Barley, Beer and BS

Barley, Beer and BS


News Analysis by Kip Hansen

featured_image_430featured_image_430Oops, can I say that here?  BS?  Oh, pretend it means “Barley Science.”

It does, sort of, especially in this instance.  You see, it isn’t really science.  It is an even worse word than “BS” — it’s the “P-word”.    Luckily, I am not shy about using the P-word — so if you are a snowflake, cover your eyes.  It Is Propaganda.

Our friend Wills E. covered this story originally here in his piece:  “Climate Beer Goggles” our ever-striving editor, Anthony Watts followed up with “Climate Change to cause “dramatic” beer shortages”, and two days later, our 3-hole batter , Eric Worrall, rounded off the story with “Brewers Strike Back at Fake “End of Beer” Climate Change News”.  Today, I’m the cleanup hitter on this story.

Beer, apparently, is Big News.  It is also very Big Business: over $111 Billion in the United States alone 2017.

beer_sales_2017beer_sales_2017In the United Kingdom, the land from whence this story emerges, there are 2,250 active beer/ale breweries.

The original paper was:  “Decreases in global beer supply due to extreme drought and heat” by Wei Xie et al.  and published in the journal Nature Plants.  Among the authors is Dabo Guan.

Ah, but you see, Dabo Guan has been talking out of school — that would be the University of East Anglia — to a journalist from the New York Times, and has let the proverbial cat out of the bag.

James Gorman, on the New York Times’climate beat, writing in their little climate alarm newsletter Climate Fwd:, interviews Dabo Guan and shares the scoop with us:

“Some stories just jump right out at you. When I saw in an email from a scientific journal that they would be publishing an article titled, “Decreases in global beer supply due to extreme drought and heat,” I first thought, “Oh no!” Nobody wants a beer shortage.

Then, I thought, wait a minute, if nobody wants a beer shortage, this is going to really affect views on the importance of climate change. Then I turned to the report itself and the job of interviewing one of the authors. I assumed that the scientist, like the paper, would be, if you’ll excuse the pun, rather dry.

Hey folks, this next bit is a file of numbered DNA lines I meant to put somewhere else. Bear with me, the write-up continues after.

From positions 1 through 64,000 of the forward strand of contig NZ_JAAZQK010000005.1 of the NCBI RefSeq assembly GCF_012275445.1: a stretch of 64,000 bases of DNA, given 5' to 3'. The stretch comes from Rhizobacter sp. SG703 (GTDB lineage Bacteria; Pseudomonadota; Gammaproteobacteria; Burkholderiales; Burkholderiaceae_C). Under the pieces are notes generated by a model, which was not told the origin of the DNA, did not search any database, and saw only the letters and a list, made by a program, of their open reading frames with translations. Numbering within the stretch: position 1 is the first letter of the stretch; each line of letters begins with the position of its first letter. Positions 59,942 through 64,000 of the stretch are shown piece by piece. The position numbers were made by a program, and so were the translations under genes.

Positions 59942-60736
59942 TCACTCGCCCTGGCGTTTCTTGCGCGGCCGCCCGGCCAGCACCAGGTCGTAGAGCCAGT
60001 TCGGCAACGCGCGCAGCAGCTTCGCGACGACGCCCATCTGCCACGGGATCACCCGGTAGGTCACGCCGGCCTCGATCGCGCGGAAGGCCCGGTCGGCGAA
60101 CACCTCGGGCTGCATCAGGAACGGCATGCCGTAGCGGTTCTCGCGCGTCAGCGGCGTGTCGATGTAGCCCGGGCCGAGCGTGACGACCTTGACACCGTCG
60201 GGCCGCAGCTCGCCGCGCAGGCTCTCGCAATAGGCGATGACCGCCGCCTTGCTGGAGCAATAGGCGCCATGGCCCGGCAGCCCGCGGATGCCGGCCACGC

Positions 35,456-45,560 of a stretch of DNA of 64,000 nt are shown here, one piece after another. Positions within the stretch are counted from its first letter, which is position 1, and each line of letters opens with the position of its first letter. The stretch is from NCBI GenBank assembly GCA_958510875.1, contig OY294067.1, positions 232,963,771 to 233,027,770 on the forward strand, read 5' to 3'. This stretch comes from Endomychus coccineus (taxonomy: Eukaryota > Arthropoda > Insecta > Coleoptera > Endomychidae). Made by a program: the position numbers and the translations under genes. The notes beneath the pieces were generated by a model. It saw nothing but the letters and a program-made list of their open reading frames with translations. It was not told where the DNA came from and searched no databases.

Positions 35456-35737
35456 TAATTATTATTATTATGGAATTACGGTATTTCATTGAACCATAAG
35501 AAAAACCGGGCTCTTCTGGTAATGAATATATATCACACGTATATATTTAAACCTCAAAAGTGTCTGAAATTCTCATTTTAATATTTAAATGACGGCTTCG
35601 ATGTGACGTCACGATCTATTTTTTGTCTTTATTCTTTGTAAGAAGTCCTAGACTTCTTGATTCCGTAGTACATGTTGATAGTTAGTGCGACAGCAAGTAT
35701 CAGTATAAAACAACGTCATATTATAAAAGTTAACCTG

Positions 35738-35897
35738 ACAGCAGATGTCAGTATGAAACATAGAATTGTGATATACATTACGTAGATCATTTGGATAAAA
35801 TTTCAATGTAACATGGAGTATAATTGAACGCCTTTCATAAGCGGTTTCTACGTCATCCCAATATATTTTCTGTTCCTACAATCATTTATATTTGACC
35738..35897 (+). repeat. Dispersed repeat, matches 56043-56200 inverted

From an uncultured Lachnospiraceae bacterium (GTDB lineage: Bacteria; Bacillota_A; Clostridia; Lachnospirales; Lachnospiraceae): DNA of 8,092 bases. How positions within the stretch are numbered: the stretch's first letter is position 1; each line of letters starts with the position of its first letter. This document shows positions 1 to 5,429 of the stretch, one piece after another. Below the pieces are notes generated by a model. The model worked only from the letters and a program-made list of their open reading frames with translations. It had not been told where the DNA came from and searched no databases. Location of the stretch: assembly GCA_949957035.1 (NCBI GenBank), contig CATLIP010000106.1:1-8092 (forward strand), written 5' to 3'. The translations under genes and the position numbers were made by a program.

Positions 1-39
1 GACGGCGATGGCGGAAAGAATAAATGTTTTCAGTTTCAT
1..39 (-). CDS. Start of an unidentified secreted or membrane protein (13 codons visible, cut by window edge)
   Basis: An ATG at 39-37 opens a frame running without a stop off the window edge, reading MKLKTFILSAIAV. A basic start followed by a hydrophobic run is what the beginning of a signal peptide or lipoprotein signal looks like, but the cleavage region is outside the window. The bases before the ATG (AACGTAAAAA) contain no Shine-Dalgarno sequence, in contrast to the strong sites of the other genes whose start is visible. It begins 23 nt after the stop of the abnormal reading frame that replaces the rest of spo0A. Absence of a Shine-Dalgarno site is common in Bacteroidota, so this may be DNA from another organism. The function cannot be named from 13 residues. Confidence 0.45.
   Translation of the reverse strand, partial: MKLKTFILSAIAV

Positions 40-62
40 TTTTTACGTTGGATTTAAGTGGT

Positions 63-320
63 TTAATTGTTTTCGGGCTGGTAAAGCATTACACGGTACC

Not so. The scientists were way ahead of me. They had already calculated the appeal of their study. They had talked, over beer, of course, about researching the effect of extreme climate events on what they called “luxury essentials.” Their idea was that the people in rich countries might, rightly, think that possible food shortages and severe economic dislocation would have the greatest impact on the poorest people and nations. They might think that their own lives would not be seriously disturbed.

But, if a beloved alcoholic beverage were at risk, that might catch the attention of the residents of relatively rich countries like the United States and Britain. They might not starve, but sports fans do not live by pizza alone.

So the researchers chose to look at what droughts and heat caused by a changing climate would do to barley, which is a main ingredient of most beers, and which is sensitive to heat and drought. The results were as they expected. Extreme climate events would hurt the barley supply, which would raise beer prices and cause shortages.

Dabo Guan, the researcher I spoke to, talked about the dread possibility of not having a pint at hand when you were watching football. I think, since he is at the University of East Anglia, he may have meant soccer. But the principle is the same, whatever kind of ball is involved.”

I did feel a bit as if I had been hooked by publicity-savvy researchers. But the analysis made sense and checked out with another expert, so it was still a good story.”

The story, manufactured based solely on “IPCC projections” of possible future droughts and heat waves was a propaganda stunt from the beginning. Propaganda hook discussed first, “study” done to fit the desired propaganda narrative.   The authors set out to create a paper that they hoped would “catch the attention of the residents of relatively rich countries” and thus encourage them to support the climate policies promoted by the IPCC (and apparently, the University of East Anglia).

I leave it to readers to decide if they think that this is a form of scientific misconduct.

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Author’s Comment Policy:

I have been saying on these digital pages for years that many Climate Science stories and journal articles are written primarily as propaganda.  Various Junior Defenders of Climate Science always pile on in comments with accusations of groundless charges being made without any proof.  Maybe these people will wake up and see the sunset of science in this little example.

My thanks to Jim Gorman of the New York Times for the details.

Definiton: “Hook” in Journalism:  All good stories need a hook—or an interesting angle early in the story—that draws the reader in. In journalism, your hook is what makes the story relevant and grabs the attention of the reader long enough to get them to keep reading.

Competing Interests:  The author is a teetotaler and does not drink beer or any other alcoholic beverages, thus has no interests competing with the beer industry.

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Superforest,Climate Change

via Watts Up With That?

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